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An Interview With Field Supervisor Lay Tra

An Interview with Field Supervisor Lay Tra

An Interview with Field Supervisor Lay Tra

In this fortnightly feature, we provide a glimpse into our inner circle – people and our mission.

We interviewed Lay Tra, a field supervisor who has been working with Operation ASHA (Cambodia) for over two and a half years in Sen Sok Operating District, Phnom Penh.

You have been working with OpASHA for over two years now, what are some of the highlights of your journey?

Lay Tra: My work at OpASHA has helped me learn more about Tuberculosis (TB), its treatment and patient care. Through my work, I have been able to help people within my operating district. I have to be strong in TB knowledge so that I can explain to my patients and answer their questions.

How do you feel about the work thus far? What are some of the good and bad that you have experienced in the field?

Lay Tra: Sometimes…even though we provide medication free of charge, some                   TB patients refuse treatment.

Why is this so?

Lay Tra: Patients may refuse treatment because they are generally poor and uneducated. They want food to fill their stomach now instead of taking medicines to make them feel better later on.


How will you approach a problem like that?

Lay Tra: I will explain that TB can spread to the rest of their family and may harm their children. This will usually work and they will agree to take their medication on time.


And the good?

Lay Tra: I feel I work hard with OpASHA to stop TB. I am happy when I receive thanks from other NGOs and government staff. They know we work hard to fight TB in Cambodia. For TB, the patient has to take medication for about 6 months. I provide medication at the patients’ house so they don’t have to visit the health centres. They are poor and I help them save transport money so they can buy food.  After the patients get well, they are very happy and thankful for our services.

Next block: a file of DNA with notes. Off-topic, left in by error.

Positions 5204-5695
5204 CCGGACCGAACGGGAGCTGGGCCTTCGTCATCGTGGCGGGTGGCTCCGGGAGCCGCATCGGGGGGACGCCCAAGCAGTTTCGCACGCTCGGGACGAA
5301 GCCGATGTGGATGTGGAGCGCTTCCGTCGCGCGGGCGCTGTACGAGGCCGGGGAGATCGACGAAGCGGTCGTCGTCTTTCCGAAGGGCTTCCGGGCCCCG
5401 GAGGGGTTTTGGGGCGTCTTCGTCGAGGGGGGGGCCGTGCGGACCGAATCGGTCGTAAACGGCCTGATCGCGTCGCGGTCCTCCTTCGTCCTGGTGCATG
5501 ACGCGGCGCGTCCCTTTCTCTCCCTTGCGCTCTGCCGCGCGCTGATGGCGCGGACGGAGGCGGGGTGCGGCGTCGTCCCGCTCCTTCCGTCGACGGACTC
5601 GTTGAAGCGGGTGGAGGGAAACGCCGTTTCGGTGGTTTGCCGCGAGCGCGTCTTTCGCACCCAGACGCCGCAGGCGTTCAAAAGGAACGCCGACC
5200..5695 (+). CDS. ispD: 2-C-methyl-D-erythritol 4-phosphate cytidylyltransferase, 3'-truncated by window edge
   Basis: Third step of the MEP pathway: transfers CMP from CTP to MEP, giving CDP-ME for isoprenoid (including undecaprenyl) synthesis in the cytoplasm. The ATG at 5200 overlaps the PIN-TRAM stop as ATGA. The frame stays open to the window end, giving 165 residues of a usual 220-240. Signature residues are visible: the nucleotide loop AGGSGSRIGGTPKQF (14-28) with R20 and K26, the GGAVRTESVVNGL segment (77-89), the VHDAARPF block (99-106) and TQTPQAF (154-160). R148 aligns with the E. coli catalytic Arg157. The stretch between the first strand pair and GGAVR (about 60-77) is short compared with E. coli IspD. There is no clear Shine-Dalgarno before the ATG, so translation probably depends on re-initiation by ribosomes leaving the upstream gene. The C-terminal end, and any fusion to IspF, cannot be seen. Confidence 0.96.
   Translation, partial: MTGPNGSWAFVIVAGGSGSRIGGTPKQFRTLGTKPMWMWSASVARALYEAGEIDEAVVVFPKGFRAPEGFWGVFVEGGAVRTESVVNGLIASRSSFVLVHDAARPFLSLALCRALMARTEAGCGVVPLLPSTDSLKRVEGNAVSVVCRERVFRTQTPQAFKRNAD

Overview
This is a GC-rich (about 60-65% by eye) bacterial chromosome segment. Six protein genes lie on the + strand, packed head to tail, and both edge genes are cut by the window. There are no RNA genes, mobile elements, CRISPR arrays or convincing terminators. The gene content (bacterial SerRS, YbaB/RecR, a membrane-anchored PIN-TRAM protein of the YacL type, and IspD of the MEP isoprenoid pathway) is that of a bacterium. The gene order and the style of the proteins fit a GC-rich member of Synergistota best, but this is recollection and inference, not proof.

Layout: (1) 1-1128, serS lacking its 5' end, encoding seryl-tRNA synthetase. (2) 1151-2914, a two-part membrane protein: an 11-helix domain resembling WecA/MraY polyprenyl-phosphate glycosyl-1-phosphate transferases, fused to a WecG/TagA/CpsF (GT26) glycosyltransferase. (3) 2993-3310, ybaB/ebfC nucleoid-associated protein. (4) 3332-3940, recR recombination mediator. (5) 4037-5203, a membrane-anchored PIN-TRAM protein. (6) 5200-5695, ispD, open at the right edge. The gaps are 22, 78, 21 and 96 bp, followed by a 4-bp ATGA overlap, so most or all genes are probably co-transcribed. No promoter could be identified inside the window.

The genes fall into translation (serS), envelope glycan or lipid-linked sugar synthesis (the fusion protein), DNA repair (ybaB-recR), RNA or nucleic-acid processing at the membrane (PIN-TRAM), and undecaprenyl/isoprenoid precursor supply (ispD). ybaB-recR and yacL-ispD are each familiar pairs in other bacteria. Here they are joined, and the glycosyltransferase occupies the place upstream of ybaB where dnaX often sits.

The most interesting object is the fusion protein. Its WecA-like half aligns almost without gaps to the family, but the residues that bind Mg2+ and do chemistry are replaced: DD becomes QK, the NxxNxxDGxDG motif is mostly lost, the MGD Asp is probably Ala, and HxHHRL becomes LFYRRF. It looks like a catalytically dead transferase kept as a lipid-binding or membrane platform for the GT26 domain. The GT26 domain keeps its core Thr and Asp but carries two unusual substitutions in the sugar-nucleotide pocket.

How do the patients show they are thankful?

Lay Tra: The patients will give me some fruits and vegetables that they grow, to thank me. But I will usually say that a thank you is enough. They need the food more than me.

How would you share your knowledge with those who do not know about OpASHA?

Lay Tra: A lot of people in Cambodia think that TB is a hereditary disease. Some patients who contracted TB may ask “Why do I have it when my family does not?” This is why raising awareness is important as I have to explain that coughing, sneezing etc is how TB is transmitted and it is not a hereditary disease.

Sometimes I will talk to the village leaders and provide them with information about TB and explain that I am from Operation ASHA, an NGO that helps the poor and provide free treatment for TB. Many times, based on our work and services, past patients will recommend, advertise and spread the word about our organization.

Based on your experience thus far, what do you think are some important traits or characteristics that all Field Supervisors must possess?

Lay Tra: It is sometimes very difficult to work with people. So we need to be hardworking, persevere and be patient. Sometimes the road to these villages might not be safe. Still, we need to try our best.

Could you tell us a little more about yourself?

Lay Tra: I am married and I have three children; two daughters and a son.

…And how many wives? (Chuckles)

Lay Tra: (Laughs) Just one!
Lay Tra used to work for Maryknoll, another NGO as a nurse for HIV patients near the Thailand-Cambodia border. He currently hopes to see improvements in the TB situation in Cambodia and has been actively contributing to Operation ASHA’s cause.  
Interviewer: Edson Kieu
Edited by: Jacqueline Chen
Translator and Interpreter: Pheng Sedavotey

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